Remove the syrup from heat, and stir in the rosewater. Cover the syrup with a lid to keep it warm.
How to make Gulab Jamun
Get started on making the jamun dough while the syrup simmers. To make the dough for gulab jamun, start by combining the milk powder, baking powder, and all-purpose flour in a mixing bowl. Give it a whisk.
Then, create a well in the middle and pour the ghee into the center. Combine the ghee with dry ingredients using your hands. You'll end up with a sandy textured flour that'll start clumping a tiny bit.
Next, add the milk one tablespoon at a time, gently kneading the dough until it comes together into a smooth and soft dough ball. There shouldn't be any cracks and the texture won't be crumbly. It should also be well hydrated without sticking to your fingers.
It's not necessary to fully knead the dough here either, because we're not looking for any gluten formation! We're just looking for a soft, smooth dough.
Getting the right texture for the dough is incredibly important! If there are cracks in the dough, the jamun will completely fall apart while they're deep fried. If the dough is too hard, it won't soak up syrup all the way to the center.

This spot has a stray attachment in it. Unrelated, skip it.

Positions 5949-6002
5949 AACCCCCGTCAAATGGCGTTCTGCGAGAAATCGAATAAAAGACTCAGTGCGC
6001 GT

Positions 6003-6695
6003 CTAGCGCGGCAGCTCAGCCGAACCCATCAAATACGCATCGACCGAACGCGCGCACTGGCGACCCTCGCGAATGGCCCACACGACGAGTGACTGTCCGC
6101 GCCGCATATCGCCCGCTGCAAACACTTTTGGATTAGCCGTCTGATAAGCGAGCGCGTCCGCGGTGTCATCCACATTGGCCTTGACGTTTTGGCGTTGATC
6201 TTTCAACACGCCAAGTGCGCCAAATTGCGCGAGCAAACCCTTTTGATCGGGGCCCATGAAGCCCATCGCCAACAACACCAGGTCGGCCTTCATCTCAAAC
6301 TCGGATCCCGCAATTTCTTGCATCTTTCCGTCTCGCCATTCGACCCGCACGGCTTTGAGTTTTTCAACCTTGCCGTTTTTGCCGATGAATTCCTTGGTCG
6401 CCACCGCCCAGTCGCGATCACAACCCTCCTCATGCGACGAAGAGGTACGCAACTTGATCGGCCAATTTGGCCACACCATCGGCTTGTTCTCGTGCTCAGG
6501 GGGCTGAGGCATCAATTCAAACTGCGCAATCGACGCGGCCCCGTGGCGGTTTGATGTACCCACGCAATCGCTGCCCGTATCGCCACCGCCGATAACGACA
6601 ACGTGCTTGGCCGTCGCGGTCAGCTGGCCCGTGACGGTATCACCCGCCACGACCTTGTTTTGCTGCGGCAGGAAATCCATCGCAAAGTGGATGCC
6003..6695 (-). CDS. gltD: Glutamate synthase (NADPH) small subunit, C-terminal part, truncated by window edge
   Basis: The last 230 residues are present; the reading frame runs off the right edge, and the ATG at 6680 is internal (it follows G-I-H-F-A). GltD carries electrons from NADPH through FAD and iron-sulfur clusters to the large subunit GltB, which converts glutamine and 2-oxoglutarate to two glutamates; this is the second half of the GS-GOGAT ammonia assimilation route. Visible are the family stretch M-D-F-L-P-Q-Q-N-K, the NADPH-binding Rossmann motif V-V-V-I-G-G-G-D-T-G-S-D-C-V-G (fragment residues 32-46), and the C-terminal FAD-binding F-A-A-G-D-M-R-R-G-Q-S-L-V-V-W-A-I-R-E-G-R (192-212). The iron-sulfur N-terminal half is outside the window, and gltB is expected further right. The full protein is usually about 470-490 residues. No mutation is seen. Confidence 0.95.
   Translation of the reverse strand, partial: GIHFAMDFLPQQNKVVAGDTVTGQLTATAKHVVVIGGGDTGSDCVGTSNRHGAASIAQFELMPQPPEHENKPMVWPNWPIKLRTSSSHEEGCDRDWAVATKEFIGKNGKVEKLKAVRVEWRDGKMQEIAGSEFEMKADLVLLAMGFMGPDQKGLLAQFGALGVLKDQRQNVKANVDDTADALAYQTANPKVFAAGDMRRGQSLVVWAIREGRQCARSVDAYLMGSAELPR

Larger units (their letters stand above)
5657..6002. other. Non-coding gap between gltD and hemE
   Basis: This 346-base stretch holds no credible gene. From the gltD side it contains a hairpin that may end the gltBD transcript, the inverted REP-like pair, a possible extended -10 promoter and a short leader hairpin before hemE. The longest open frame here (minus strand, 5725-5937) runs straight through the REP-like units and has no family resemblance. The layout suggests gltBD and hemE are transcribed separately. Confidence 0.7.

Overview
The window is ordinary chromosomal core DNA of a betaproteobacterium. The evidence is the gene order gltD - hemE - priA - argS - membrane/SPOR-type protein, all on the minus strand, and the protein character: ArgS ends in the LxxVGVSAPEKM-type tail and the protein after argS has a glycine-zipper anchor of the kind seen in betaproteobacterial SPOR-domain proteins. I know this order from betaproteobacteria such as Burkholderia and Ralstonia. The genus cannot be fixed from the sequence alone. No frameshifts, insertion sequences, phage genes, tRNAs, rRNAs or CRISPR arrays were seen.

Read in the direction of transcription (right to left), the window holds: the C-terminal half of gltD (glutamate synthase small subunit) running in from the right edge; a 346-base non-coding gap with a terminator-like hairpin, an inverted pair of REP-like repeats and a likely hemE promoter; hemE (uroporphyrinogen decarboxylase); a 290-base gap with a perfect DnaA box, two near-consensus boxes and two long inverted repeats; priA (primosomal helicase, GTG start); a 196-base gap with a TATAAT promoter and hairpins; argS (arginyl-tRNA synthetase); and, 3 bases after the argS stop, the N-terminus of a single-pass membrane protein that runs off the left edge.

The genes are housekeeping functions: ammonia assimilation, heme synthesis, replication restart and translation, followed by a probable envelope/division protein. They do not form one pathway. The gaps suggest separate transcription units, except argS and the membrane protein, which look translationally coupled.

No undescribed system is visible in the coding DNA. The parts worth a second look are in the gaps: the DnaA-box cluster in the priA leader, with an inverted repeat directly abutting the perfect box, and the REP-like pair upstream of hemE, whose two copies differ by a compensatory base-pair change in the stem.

I found that adding a tablespoon of all-purpose flour at a time helped smooth out dough that had too much hydration, while adding milk helped with a softer, smooth dough.
Split the dough into 12 pieces that weigh 20-25 grams each. Ensure the balls are completely smooth with no cracks! A few creases are okay, but if there are any cracks it will need to be reworked. Roll each piece into a smooth ball between your hands or using a flat surface.
In the meantime, add the ghee on a medium-low setting in a wok. Test a small piece of dough to see if it starts bubbling and floats to the top. If it does, the ghee is hot enough. The ghee shouldn't be too hot so that the insides of the jamuns get a chance to cook before the outside has browned.
Quickly add the dough balls into the ghee and start gently stirring the oil to ensure they don't sit at the bottom. Continue to stir the oil every few seconds so that the dough balls never settle. This way they'll get an even cook on all sides without hot spots on the bottom.
Once they're golden brown, transfer the jamuns directly into the warm syrup. Let the jamuns soak up the syrup for a minimum of 3 hours at room temperature. After the soak time, they're ready to serve.